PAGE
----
The broad-based summit will address the human rights crisis, and ways out of the brutal morass arising from ill-conceived immigration policies. Speakers will include keynoter Delores Huerta, co-founder and past vice-president of the United Farm Workers.
Other panelists include Congressman Luis Gutierrez, who chairs the Task Force on Immigration for the Congressional Hispanic Caucus; Enrique Dovalina, president of LULAC; Raquel Goldsmith, a UA adjunct professor of Mexican/ American studies; Sasha Khokha of the National Network for Immigrant and Refugee Rights; Manuel López Obrador, the mayor of Mexico City; and Felix Pérez of Alianza Contra Basura Tóxica y Nuclear (Alliance Against Toxic and Nuclear Waste) in Juarez, Mexico.
The panel also includes labor leaders, human rights and environmental activists, and José Palafox of the ethnic studies department of UC Berkeley.
Commenting by phone, Palafox stressed the importance of this meeting, at a time when record numbers of Mexican immigrants are dying trying to cross the border; between October, 1999 and last September, more than 370 immigrants have perished in the desert.
"I think this is an important summit bringing together folks within the community, activists and academics, to strategize and build a new movement that counters recent vigilantism," Palafox says.
"There's always been anti-immigrant sentiment in this country," he says, but it has taken a new, dangerous twist "more recently with the Barnett brothers, and also in Texas and California, where there's been more overt vigilante attacks on undocumented immigrants. This has forced many different groups to come together to think about how to connect issues of globalization, militarization and immigration and find strategies to address them all."
He says current Border Patrol strategies only worsen the problem. "We also have to look at the role of the government in fueling the atmosphere of violence. Operation Gatekeeper, Operation Hold The Line, the different operations that the INS has established as its national policy--we have to look at how that has facilitated an atmosphere that the border is under siege."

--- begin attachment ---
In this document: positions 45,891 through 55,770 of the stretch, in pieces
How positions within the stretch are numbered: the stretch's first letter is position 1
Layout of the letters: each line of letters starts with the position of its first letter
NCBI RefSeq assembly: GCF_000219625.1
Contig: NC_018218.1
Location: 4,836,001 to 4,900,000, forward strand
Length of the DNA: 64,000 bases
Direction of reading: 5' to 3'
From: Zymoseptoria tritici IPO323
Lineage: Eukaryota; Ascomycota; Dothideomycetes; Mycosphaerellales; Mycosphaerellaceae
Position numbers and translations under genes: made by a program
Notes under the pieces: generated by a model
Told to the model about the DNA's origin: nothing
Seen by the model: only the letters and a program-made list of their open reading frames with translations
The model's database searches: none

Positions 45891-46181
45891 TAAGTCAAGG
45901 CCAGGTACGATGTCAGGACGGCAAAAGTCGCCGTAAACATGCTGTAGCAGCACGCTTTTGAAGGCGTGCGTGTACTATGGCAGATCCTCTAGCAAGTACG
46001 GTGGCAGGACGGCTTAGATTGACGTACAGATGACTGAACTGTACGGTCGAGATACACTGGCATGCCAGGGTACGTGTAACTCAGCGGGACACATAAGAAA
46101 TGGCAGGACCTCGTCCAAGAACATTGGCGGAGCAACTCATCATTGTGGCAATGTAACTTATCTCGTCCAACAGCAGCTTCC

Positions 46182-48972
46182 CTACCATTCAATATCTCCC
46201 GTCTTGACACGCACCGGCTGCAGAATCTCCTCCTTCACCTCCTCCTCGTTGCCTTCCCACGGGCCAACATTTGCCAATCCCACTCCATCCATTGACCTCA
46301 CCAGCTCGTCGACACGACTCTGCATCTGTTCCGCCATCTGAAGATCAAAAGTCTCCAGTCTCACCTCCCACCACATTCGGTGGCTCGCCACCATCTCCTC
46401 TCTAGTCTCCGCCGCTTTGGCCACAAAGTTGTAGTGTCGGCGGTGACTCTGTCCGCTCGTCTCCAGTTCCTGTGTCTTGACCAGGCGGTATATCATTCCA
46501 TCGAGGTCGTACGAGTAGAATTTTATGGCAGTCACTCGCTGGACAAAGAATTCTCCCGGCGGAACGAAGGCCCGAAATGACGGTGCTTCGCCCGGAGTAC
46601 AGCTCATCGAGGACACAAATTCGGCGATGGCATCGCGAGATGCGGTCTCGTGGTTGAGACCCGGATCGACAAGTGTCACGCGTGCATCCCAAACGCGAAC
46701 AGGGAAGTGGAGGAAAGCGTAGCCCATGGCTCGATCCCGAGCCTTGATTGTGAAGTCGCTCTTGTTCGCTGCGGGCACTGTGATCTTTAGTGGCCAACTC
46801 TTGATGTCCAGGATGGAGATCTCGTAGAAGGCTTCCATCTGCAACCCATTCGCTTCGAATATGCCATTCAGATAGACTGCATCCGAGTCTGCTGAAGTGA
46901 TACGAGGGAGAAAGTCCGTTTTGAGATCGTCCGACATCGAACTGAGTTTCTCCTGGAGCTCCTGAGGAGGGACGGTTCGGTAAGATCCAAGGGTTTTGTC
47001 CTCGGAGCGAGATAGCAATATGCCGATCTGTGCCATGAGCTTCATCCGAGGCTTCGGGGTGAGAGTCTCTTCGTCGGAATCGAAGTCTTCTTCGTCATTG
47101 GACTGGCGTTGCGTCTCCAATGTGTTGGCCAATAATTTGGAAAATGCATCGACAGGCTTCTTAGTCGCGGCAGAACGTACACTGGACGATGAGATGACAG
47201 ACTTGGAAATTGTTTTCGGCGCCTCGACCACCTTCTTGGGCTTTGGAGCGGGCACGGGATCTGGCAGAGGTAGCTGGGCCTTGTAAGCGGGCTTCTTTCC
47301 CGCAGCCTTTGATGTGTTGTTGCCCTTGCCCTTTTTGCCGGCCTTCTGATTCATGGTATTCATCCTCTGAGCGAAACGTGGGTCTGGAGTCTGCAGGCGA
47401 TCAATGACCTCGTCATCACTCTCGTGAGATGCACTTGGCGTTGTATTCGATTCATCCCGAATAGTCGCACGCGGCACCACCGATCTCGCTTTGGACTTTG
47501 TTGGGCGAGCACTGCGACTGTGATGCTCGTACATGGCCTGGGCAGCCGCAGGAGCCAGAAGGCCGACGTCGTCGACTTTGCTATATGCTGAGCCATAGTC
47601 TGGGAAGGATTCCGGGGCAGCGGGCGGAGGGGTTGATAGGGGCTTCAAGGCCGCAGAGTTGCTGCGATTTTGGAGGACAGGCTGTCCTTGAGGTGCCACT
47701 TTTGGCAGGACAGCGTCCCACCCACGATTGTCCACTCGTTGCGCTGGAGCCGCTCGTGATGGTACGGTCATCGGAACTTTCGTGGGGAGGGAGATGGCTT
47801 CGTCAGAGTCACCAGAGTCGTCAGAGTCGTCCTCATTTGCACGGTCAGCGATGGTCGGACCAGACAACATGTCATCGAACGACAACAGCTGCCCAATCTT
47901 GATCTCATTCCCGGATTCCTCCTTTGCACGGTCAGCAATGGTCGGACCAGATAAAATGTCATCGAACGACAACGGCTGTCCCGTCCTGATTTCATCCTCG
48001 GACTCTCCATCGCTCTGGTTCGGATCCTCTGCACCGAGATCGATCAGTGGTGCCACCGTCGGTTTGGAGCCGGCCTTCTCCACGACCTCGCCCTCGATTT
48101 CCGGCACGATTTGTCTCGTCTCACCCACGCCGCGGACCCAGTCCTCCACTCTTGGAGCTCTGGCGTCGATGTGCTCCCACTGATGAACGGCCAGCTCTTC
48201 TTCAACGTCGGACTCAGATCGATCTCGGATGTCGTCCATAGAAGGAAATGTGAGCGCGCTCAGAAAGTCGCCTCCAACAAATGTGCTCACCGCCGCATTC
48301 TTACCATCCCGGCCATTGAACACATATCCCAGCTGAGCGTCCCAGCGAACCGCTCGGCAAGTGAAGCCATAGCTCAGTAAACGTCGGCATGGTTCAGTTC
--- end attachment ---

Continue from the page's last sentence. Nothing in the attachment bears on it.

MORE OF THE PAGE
So what's the answer?
"I think there are many different ways of dealing with it," he says.
But there's only one bottom line along the international line: "How far are we willing to go?" he asks. "How many more deaths? We've already spent $4.1 billion on a policy that has not worked and that has just caused more deaths.
"We have to look at the root causes and the role of our government, in signing things like NAFTA, that causes more immigration. And we have to look at binational solutions that involve both countries and local folks."
Those local folks are responding en masse. They include John Fife and other veterans of the '80s Sanctuary Movement, who are bringing an updated version of their network back to life. Or freelance Samaritans like Clara, a borderland native who does the right thing at the risk of arrest.
"We're down here dealing with people who are suffering, people who need food and water," she says. "They show up at your door, and collapse in your arms weeping. How are you going to turn your back on that?"
Border to Border: Building a Human Rights Movement runs Friday through Sunday at the InnSuites Hotel, 475 N. Granada Ave. The cost is $5 ($10 for those from outside Arizona). It opens Friday, December 8 with registration from 5 to 9 p.m., and continues with two films, La Ciudad by David Riker, and the premier of Border Crossings by Heather Lares, at 7:30 p.m. in the Screening Room, 127 E. Congress St.
The gathering continues on Saturday, December 9 with panel discussions from 8 a.m. to 6 p.m., and a concert featuring La Nueva Onda, the Santa Cruz River Band and Grito Serpentino from 8 p.m. to 1 a.m. in the Rialto Theatre, 318 E. Congress St. A $10 donation is suggested. The summit concludes on Sunday, December 10 with a panel discussion from 8 a.m. to 1 p.m. For information, call 770-1373.